Update 17:20 CET (16:10 UT): The debris avoidance manoeuvre was conducted as planned at 17:10 CET. The Zvezda engines were fired for 54 seconds. The crew closed all window hatches in preparation for the boost until after the closest approach of the debris. This was the thirteenth debris avoidance manoeuvre in the ISS’ lifetime.
Later today the International Space Station will perform a debris avoidance manoeuvre. At 17:10 CET (16:10 GMT) Russian mission controllers will fire the Zvezda service module engines to boost the Station’s orbit in order to avoid a piece of debris from an Iridium satellite.
Without the orbit boost, the 10-cm diameter object would have made two close approaches to the ISS on consecutive orbits on Friday, passing within a radial distance of less than one kilometre with an overall miss distance of between one and 24 kilometres.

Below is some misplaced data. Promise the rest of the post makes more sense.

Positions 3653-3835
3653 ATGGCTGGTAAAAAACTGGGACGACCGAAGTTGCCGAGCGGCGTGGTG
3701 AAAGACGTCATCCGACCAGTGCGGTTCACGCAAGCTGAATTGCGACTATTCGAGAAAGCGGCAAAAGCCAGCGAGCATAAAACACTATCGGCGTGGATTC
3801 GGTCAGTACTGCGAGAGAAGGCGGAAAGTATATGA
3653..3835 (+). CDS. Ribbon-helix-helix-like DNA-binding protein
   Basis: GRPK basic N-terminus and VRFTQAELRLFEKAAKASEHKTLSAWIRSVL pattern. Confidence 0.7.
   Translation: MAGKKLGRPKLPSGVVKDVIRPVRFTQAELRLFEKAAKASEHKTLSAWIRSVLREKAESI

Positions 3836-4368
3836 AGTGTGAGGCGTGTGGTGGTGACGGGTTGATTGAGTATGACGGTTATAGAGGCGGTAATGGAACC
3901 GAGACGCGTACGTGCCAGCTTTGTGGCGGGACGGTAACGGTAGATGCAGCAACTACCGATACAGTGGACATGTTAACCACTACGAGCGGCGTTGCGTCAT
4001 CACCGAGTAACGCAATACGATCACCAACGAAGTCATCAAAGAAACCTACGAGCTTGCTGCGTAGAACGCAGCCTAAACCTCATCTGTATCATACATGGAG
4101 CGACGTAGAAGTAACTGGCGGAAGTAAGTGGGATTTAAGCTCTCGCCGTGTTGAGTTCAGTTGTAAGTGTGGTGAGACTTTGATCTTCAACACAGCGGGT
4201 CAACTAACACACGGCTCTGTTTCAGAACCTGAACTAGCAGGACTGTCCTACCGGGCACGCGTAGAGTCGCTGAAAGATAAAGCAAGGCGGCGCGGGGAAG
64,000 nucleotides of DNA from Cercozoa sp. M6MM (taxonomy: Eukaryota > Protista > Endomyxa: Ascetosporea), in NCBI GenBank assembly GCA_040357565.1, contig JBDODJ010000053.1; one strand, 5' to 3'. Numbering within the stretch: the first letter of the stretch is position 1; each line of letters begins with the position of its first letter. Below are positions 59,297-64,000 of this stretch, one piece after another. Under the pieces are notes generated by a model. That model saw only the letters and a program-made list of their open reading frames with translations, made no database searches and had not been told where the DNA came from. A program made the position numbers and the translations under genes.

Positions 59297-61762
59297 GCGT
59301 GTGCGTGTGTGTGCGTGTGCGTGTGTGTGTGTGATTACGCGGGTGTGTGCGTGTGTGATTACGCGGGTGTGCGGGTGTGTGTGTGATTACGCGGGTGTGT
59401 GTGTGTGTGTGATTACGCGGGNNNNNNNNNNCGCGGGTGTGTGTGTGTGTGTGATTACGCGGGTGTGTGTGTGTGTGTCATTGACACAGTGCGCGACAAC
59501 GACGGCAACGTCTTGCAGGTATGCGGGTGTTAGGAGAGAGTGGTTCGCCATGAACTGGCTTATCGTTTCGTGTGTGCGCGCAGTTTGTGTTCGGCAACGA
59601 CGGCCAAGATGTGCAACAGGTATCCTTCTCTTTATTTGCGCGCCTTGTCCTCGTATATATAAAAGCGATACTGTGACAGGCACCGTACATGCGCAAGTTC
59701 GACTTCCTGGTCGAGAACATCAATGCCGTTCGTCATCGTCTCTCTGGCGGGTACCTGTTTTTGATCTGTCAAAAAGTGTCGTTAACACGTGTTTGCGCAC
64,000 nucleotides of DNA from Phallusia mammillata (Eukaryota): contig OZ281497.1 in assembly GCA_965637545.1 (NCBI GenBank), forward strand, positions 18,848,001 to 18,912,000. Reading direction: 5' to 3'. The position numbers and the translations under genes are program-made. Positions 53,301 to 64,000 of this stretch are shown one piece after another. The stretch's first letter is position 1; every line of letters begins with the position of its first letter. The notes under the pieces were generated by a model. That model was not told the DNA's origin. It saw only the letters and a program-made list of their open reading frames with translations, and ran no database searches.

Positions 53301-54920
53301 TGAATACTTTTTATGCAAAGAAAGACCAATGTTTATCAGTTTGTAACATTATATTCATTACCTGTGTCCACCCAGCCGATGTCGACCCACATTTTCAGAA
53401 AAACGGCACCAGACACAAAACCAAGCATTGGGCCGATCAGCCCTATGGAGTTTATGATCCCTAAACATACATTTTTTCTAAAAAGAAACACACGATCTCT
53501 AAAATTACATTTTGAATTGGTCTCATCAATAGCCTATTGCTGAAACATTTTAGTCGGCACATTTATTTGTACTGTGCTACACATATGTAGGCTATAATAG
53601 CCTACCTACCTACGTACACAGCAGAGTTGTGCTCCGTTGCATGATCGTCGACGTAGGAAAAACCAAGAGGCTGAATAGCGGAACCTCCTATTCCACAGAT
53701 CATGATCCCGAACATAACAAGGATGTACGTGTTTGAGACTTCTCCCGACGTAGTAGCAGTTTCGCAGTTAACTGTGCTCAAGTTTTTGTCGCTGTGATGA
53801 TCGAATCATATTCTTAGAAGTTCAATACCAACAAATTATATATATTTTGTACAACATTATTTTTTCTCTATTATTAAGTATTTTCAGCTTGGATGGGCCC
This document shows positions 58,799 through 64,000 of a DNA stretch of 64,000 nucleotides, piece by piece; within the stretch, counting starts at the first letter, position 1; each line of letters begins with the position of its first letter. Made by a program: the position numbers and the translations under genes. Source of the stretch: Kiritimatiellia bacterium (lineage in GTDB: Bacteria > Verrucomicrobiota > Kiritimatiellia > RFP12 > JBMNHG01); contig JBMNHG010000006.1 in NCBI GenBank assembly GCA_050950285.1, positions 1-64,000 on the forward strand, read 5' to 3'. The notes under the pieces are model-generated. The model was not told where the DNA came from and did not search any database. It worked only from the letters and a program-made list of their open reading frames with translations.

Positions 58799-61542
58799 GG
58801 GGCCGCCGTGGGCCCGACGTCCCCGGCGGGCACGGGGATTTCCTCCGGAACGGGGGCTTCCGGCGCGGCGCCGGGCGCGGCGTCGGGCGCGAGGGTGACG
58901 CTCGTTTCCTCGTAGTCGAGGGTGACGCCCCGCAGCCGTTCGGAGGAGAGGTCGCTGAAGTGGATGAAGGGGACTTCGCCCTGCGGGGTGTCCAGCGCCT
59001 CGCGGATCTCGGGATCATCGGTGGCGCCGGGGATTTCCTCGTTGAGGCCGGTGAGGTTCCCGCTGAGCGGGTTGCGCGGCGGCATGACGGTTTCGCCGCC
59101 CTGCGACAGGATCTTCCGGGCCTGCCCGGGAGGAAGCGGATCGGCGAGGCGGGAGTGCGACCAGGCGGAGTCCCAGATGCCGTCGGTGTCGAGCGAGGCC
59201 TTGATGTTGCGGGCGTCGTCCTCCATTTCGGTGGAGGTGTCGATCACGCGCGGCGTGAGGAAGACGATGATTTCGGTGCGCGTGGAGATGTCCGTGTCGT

Claudio Sollazzo, ESA’s Mission Director for Expedition 30, confirms that there is no cause for alarm: “We’ve gone through many of these debris avoidance manoeuvres; it is a standard nominal procedure”.
“Identifying risks to the International Space Station goes on all the time,” explains Claudio. “Once we know there is a potential risk, the Station’s orbit is refined, with the usual result that there is no collision. This piece of debris is quite standard but has been identified quite late, so an avoidance manoeuvre is needed. The probability of a collision is steadily decreasing, but we will still perform the manoeuvre as a safeguard.”
Claudio reassures that there is no risk to the crew and they will continue their work as normal: “At the moment the crew has not been asked to go to their Soyuz spacecraft, the only case when we do this is when the debris is identified too late – that has only occurred a couple of times.”
The debris avoidance manoeuvre will eliminate the need for a scheduled reboost of the Station next week. The reboost had been planned to put the Station at the proper altitude for the launch and docking later this month of the Russian ISS Progress 46 cargo ship.